Arduino isn’t from china, neither is Teensy. It isn’t so much that it is made in china, but more because “Made in China” was in bigger letters than, “Texas Instruments”. On top of that, the watch cost $25 on sale…no chinese watch should be that expensive unless it has an apple logo on it.

      • Valdrone says:

        The components for all of those products are still “Made in China.”

  5. Nav says:

    Hey, it’s a Nokia phone LCD. I’ve added the details to the blog post now.

  6. Corrosion says:

    I’ve been dying to build a watch, been seeing some custom home mades ones all over the place as of late.

    I’ve thought about using a teensy or a programed ic or arduino..
    I’ve also been thinking between using an lcd or leds.. graphical or binary

  7. hospadar says:

    DOPE!!!
    I’ve always wanted to make one of those. I think it’d be pretty wicked if you could get your hands on a small e-ink for super low power use, or an oled for tiny tetris (like when you are bored on the bus or in the can).

    Also I’ve thought maybe a tiny solar panel on the inside (remove watch to charge) or an inductive charger would be nice for such a project.

    Cool to see it actually built.

  8. Keiichi969 says:

    I think the real question for Nav will be…. Can I play Doom on it?

  9. Inductive charger isn’t hard.

    I have at home one of those Wii Orb chargers, the coil and capacitor and small PCB inside the battery can be hacked into a micro assembly a fraction of the size :-)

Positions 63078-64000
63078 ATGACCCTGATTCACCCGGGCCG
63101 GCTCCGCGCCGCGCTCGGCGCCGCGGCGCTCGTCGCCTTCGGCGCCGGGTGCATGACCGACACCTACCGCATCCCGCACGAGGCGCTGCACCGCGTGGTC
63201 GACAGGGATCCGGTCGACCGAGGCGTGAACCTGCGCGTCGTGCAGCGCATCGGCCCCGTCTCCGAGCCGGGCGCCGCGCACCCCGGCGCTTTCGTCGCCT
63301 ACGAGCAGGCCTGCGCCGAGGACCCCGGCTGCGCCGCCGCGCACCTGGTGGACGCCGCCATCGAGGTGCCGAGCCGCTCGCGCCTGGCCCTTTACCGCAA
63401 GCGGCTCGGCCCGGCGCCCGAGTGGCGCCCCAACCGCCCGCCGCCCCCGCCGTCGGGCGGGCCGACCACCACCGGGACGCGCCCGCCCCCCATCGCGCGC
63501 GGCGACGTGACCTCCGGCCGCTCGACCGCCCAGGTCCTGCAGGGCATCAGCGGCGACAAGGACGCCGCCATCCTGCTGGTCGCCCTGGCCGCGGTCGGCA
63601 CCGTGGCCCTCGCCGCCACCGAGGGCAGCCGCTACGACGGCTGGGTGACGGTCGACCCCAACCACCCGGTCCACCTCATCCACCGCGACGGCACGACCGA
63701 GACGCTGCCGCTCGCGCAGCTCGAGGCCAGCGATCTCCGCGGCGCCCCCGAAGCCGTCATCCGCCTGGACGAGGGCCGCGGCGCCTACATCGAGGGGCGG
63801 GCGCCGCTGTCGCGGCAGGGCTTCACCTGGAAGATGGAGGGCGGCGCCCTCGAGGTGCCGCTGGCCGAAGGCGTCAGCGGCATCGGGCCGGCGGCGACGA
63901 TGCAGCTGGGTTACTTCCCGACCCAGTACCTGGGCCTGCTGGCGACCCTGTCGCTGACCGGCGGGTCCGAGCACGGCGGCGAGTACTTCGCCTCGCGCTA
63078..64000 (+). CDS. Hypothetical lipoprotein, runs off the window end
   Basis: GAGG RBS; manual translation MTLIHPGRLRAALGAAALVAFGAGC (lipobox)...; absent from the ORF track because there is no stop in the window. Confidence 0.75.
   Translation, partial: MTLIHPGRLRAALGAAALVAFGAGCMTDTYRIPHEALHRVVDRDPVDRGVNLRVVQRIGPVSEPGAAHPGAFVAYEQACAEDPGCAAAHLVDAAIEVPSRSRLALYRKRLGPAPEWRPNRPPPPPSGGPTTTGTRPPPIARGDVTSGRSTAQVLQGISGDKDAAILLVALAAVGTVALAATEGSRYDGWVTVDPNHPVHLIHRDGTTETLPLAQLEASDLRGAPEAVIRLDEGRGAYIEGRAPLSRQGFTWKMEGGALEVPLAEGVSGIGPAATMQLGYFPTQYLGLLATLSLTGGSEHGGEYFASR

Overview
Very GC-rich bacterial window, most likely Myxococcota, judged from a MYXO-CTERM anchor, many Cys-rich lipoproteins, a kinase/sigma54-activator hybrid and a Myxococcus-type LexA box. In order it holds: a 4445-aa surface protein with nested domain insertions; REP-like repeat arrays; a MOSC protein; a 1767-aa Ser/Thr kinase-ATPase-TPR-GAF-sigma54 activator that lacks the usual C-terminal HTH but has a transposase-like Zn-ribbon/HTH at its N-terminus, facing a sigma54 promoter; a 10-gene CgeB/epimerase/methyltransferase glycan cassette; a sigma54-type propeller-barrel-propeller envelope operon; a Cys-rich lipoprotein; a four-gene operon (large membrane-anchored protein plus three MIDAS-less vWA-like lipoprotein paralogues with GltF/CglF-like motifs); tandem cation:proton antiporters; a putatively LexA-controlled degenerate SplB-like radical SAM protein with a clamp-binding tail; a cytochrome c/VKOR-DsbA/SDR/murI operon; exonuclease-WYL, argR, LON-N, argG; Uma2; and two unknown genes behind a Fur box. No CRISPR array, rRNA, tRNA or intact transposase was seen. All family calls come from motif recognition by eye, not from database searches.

10. I looked into salvaging e-ink from a broken Sony reader, unfortunately in order to fix it you need to remove ALL the moisture from the panel prior to fixing it down.

    The plan here is to make a double sided PCB using the silver demister paint via trick (google it!) and as long as you are careful when peeling it off the backplane to keep the brown back contact in one piece it should still work.

    Best bet for this appears to be the PRS500 and early 505’s, never had any luck peeling the ‘600.
    DO NOT use chemicals, I learned that the hard way.

  11. fartface says:

    His battery problem is the choice of LCD. he needs to find a black and white transreflective LCD as they use 1/3 the power than the same type color LCD, some use even less by increasing the transition time of the LCD fluid. I.E. making the LCD too slow to display video. This makes it so you can pulse the lcd once every 5-10 ms to keeps the display visible but not power it 100% of the time.

    also his choice of battery is far too small. he needs to get one of the bigger coin cells.

    I personally would buy a Fossil MSN watch to hack for this project as you have a big chunky case already done, a B&W LCD and a battery+charging system all finished.

    BLowing out the garbage Microsoft OS and code from a fossil watch would be a major upgrade.

  12. smoker_dave says:

    You won’t win any fashion awards with that contraption strapped to your wrist.

  13. garveyng says:

    e-ink would be a good idea. Can’t see any schematics. Source of FAM, is it built-in FRAM of MSP430xx?